Thick Skin & Good Filters

Since I am a pastor of a church, I guess that I’m a leader. I didn’t set out to be, and I often feel that my leadership “skills” are lacking. No one is writing books, or even blogs, about me. I’m certainly not getting any invites for councils, boards, committees, or speaking engagements.

Part of this is intentional. I enjoy those types of things (well, some of them anyway) and certainly feel that I might have something to offer in the right context. I would particularly enjoy speaking engagements, as I think that I’m pretty good at the podium. Cue music–shameless self-promotion.

Some of this is by my choice, because that’s not my journey. I’ve been called to a wonderful and difficult place to do ministry, as the tasks around our church are so great that it is often overwhelming. I don’t have as much time as I would like to engage beyond the confines of the south end of Augusta Street.

I’ve only been working at it for about 10 months, but it has been a lot of fun in spite of the challenges. (Actually I find that work without challenges is no fun at all).

The problem is that we’re winding down the “honeymoon” and getting into the hard work. Oh, we’re still having fun. But the real test of our renaissance will come over the next few years, when we find out if God has filled us with a spirit to go through the grind.

The “honeymoon” illustration isn’t always a good one for pastors, or other leaders, but it works here. Like a marriage, the issue isn’t how you can get through the engagement or the wedding or the trip to Bermuda or even the first few weeks. The question is:  How can you get through it when you’re past all that and the real work begins?

What often happens to any leader with a “honeymoon” experience–good or bad–is that things get tough when the call comes to start building on those experiences. Maybe you have good things and you need to do better things; or maybe you’ve battled through a tough start. But at some point, you have to turn the corner and start doing the work, day in and day out.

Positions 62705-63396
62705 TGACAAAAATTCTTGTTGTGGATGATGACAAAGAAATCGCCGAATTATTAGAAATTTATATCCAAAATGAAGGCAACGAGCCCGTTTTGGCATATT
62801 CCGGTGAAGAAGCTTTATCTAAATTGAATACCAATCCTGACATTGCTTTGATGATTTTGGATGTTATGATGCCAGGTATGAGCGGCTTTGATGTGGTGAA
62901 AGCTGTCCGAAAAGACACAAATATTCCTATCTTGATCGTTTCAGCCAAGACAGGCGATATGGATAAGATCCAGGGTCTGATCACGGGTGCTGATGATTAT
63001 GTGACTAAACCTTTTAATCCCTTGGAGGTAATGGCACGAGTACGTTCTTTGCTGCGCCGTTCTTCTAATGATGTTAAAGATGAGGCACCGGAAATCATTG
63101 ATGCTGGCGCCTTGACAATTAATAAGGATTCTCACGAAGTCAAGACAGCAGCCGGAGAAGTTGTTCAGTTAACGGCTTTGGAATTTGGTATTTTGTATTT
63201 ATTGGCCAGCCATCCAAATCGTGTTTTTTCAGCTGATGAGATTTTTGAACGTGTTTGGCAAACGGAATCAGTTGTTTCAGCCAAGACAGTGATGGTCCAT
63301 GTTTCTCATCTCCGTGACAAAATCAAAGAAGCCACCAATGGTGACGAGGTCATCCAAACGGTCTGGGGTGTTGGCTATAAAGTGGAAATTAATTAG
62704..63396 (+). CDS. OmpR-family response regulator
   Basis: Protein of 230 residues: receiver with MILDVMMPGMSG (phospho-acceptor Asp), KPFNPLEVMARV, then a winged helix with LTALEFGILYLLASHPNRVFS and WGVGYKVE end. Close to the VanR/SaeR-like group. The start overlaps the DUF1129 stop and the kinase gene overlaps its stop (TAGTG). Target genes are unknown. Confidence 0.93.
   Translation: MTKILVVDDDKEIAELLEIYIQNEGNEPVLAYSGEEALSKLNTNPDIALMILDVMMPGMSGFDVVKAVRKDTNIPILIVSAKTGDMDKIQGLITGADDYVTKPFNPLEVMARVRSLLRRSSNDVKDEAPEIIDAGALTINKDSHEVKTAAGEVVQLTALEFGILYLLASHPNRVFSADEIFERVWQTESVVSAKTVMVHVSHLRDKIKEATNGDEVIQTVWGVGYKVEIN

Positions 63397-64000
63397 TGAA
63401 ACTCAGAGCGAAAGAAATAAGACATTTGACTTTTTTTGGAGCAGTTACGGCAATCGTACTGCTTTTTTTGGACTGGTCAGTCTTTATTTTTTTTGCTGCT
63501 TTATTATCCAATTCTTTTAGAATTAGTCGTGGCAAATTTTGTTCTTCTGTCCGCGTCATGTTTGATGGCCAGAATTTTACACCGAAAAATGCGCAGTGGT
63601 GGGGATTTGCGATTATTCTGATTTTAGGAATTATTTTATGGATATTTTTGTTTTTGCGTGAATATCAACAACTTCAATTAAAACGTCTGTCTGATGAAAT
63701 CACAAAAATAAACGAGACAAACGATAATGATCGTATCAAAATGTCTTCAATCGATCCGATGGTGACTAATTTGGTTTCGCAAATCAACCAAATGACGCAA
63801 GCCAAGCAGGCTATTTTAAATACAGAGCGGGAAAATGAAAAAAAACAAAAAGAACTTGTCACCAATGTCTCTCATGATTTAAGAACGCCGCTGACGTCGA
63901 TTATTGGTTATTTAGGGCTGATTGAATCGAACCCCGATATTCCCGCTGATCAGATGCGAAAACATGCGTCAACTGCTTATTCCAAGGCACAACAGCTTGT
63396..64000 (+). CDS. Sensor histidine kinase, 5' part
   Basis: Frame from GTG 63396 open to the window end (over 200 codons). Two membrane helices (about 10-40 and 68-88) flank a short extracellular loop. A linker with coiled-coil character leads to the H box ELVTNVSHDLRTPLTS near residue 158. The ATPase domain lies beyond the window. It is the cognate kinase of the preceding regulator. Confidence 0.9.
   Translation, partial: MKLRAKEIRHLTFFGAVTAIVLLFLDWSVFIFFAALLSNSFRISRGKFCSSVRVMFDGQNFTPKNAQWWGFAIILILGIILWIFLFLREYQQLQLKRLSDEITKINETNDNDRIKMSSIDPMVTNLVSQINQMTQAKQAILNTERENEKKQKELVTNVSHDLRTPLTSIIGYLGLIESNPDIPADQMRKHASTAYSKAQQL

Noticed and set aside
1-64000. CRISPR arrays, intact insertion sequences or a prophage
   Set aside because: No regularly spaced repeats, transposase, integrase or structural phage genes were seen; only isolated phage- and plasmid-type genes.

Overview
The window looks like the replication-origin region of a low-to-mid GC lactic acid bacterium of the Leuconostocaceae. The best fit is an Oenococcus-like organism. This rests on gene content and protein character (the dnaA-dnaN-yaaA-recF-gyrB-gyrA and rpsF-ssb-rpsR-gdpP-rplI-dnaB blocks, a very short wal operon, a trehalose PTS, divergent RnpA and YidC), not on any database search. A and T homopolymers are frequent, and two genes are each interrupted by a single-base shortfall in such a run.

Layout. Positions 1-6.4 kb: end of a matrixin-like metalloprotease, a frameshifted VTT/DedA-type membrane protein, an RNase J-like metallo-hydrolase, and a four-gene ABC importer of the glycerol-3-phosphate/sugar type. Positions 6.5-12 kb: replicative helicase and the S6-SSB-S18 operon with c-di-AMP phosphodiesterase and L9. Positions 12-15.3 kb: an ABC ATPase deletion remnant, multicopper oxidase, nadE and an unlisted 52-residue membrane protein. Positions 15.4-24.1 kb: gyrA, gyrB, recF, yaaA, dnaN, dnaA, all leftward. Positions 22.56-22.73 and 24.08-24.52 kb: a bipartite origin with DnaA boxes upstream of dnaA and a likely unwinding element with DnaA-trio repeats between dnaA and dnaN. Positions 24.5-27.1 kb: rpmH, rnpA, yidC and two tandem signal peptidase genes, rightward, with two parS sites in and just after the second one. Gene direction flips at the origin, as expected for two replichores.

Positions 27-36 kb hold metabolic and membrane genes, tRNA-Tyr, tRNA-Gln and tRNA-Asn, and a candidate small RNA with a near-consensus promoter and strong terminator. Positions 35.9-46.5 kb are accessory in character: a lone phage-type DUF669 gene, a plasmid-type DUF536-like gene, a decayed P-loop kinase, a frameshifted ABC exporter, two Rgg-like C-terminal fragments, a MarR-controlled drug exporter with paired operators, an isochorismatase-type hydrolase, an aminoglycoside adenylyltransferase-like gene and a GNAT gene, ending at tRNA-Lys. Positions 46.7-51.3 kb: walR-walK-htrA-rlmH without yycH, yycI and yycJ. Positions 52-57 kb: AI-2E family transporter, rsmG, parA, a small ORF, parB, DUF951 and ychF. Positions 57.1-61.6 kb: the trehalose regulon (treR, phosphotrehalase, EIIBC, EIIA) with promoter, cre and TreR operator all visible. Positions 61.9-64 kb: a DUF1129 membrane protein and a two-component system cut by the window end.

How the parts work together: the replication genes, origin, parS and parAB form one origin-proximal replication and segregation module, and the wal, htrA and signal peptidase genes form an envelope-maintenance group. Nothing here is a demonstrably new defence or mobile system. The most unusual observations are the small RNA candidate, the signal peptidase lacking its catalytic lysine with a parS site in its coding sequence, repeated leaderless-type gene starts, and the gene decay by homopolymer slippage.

What makes that so hard? Because it means criticism. Even if people led you “slide” a little at the start, they will eventually discover your flaws and start pointing them out. If you are attempting to DO something, no matter how Godly and Spirit-driven it may be, people are eventually going to find fault.

And if you want to keep going forward, you’ll learn to listen.

Let me be clear that criticism is very much justified, at least of me. There are plenty of places to poke holes in my game, no matter how much I don’t really want to hear it. When we find those critics, we are better off to seek value in their criticism instead of getting defensive.

I’m not talking about listening to hate speech or bitterness that some people have to endure. Take a look at the pictures on this blog if you want an idea of the kind of vitriol that is not just criticism:

(Just a side thought here:  If you think someone is spreading evil and falsehood in their blog, then why do you keep reading their blog or listen to their sermons, much less bother writing them a letter?)

A lot of pastors and other Christian leaders don’t just avoid criticism. They outright ignore it. Don’t care. Will tell you that they don’t care. “I’m the pastor and what I say goes.” Or “I’m cooler and more popular than you so why should I care what you think?” Or “I’m the authority on Christ even if I’m just making this up as I go, so should your mouth!”

If you are following people that won’t hear criticism, then you need to find someone new to follow.

I repeat:

If you are following people that won’t hear criticism, THEN YOU NEED TO FIND SOMEONE NEW TO FOLLOW.

Let’s be honest, none of us like criticism or want criticism. We often get defensive and “buck” back against our critics. Not all criticism is valid, and some of it gets lobbed at the person in the pulpit, or on the book cover, or on the blog title simply because they are the easiest target.

And sometimes people just don’t like you. Hard for us to believe, but there are always going to be people that don’t like you. At the same time, that doesn’t mean that criticisms should be tossed aside like garbage.

How can we possibly get better if we never hear our critics? What is out there to challenge us if we don’t recognize our imperfections or things that we need to improve?

It’s our job as pastors/leaders to have a thick skin and good enough filters to syphon the critics that come our way; reflect (always); respond (if necessary); and react (if possible) to the criticism. The one thing that is not acceptable is to arrogantly dismiss it or just flat-out ignore it.

I suspect that I will hear a lot more of this over the next few years, and may hear more of it from outside my congregation than within (they’re pretty patient and loving at Augusta Heights, characteristics not always found in churches). I KNOW that I am a long way from perfect, and there will never be a day or time when I can’t find something to improve.

While I’m prone to get defensive about it, I need to get over that inclination because criticism is an opportunity to be held accountable and get better.

Look for personal and church leaders who engage criticism rather than running from it. If you find someone who acts as if they are ABOVE criticism, then run from them. We are all accountable to God and to one another, and being a pastor/church leader absolutely does not make you immune from criticism!

If your leaders plan to hold you accountable, then they had better be willing to hear some criticism and be accountable themselves. If they’re too “perfect” to do that, then they really don’t understand Christ that well in the first place.


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